Category Archives: drink

Damson de vie jelly and yogurt panna cotta

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I have just strained off my damson de vie that I made earlier in the year at the same time as my sloe de vie and it tastes delicious.  My favourite way to drink it is with a little lemonade or tonic water.  I decided to try and transform this drink into a pudding and came up with this idea.  The pudding incorporates winter flavours in a deliciously light and fruity pudding.

It is a really beautiful looking pudding because of its two layers.  The jelly compliments the sweetness of the panna cotta and the berries add another texture.  I used flat lemonade to make the jelly because I didn’t want any bubbles running through it.  The processes to make this pudding are very straightforward, however you do need to be patient and wait for the jelly to set before adding the panna cotta which means it is not something you can make in an afternoon.  That being said it really is worth the effort as it tastes superb and is a real show stopper when you bring it out.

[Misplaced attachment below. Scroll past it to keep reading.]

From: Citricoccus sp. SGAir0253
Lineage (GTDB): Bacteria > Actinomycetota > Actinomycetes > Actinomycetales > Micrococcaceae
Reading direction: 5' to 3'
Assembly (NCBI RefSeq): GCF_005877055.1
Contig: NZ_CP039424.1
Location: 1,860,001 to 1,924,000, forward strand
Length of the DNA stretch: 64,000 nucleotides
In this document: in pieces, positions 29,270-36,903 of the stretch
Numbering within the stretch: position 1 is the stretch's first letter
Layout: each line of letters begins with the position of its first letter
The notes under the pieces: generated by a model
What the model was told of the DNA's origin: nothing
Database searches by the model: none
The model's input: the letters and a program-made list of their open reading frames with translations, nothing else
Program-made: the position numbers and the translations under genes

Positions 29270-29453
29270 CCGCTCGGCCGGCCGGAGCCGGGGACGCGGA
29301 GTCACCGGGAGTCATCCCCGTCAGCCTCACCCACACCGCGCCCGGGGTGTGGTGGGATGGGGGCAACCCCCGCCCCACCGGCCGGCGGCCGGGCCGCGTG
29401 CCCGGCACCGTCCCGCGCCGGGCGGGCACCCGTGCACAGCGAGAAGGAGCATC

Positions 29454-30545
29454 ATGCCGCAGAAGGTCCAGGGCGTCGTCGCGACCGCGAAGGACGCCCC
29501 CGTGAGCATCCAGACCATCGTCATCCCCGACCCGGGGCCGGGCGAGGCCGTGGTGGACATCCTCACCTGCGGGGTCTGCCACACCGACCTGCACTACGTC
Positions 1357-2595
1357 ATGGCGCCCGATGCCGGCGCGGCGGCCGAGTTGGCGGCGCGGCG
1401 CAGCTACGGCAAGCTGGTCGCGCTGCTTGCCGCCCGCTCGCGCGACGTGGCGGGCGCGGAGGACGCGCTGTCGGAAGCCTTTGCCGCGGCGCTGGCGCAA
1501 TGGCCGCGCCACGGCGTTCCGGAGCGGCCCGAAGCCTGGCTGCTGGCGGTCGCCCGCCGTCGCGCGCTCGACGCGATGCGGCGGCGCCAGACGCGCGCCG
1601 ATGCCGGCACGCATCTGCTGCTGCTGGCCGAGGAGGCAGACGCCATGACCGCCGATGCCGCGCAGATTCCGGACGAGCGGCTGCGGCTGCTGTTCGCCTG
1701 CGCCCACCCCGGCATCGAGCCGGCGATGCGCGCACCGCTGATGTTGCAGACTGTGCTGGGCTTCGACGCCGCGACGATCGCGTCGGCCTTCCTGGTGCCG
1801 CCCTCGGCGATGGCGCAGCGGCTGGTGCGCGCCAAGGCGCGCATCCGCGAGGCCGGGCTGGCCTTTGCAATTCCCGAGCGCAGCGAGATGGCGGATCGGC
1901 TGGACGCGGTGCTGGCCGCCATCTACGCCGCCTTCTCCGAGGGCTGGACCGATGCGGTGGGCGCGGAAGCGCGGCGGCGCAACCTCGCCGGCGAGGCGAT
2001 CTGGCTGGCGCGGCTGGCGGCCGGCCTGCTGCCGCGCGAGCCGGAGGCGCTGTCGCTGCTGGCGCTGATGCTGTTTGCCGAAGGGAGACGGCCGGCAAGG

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Damson de vie jelly and yogurt panna cotta

Ingredients: (Serves 6-8)

For the jelly:

  • 50-75ml damson de vie (or damson gin)
  • lemonade (preferably flat)
  • 75-100g sugar
  • 2 gelatine leaves (that have been soaked in water for 10 minutes)
  • 2 handfuls of cranberries
  • 2 handfuls of blackberries

For the panna cotta:

  • 200ml cream
  • 250ml natural yogurt
  • 100g sugar
  • 3-4 drops vanilla essence
  • 2 gelatine leaves (that have been soaked in water for 10 minutes)

Steps:

Step 1 – make the jelly

  1. Line a loaf tin with cling film.
  2. Evenly distribute the fruit over the bottom of the tin.
  3. Make the jelly by placing the damson de vie in a measuring jug, add the lemonade until it measures ¾ of a pint, taste and add more damson de vie if needed.
  4. Place the liquid in a saucepan with the sugar.  Heat until the sugar is completely dissolved.
  5. Add the gelatine to the saucepan and allow to dissolve into the liquid, stirring occasionally.
  6. Once the gelatine has dissolved pour the jelly into the loaf tin.
  7. Place in the fridge and chill for 2-3 hours until the jelly has set.

Step 2 – make the panna cotta

  • Once the jelly has set make the panna cotta.
  • Place the cream and sugar in a pan and heat until the sugar has completely dissolved.
  • Add the gelatine to the pan, and cook until the gelatine is dissolved.
  • Place the yogurt and vanilla essence in a bowl and stir together.
  • Sieve the cream and sugar mixture into the yogurt (this is to ensure your panna cotta is completely smooth).
  • Stir the mixture together and then carefully pour it over the jelly.
  • Allow to set overnight.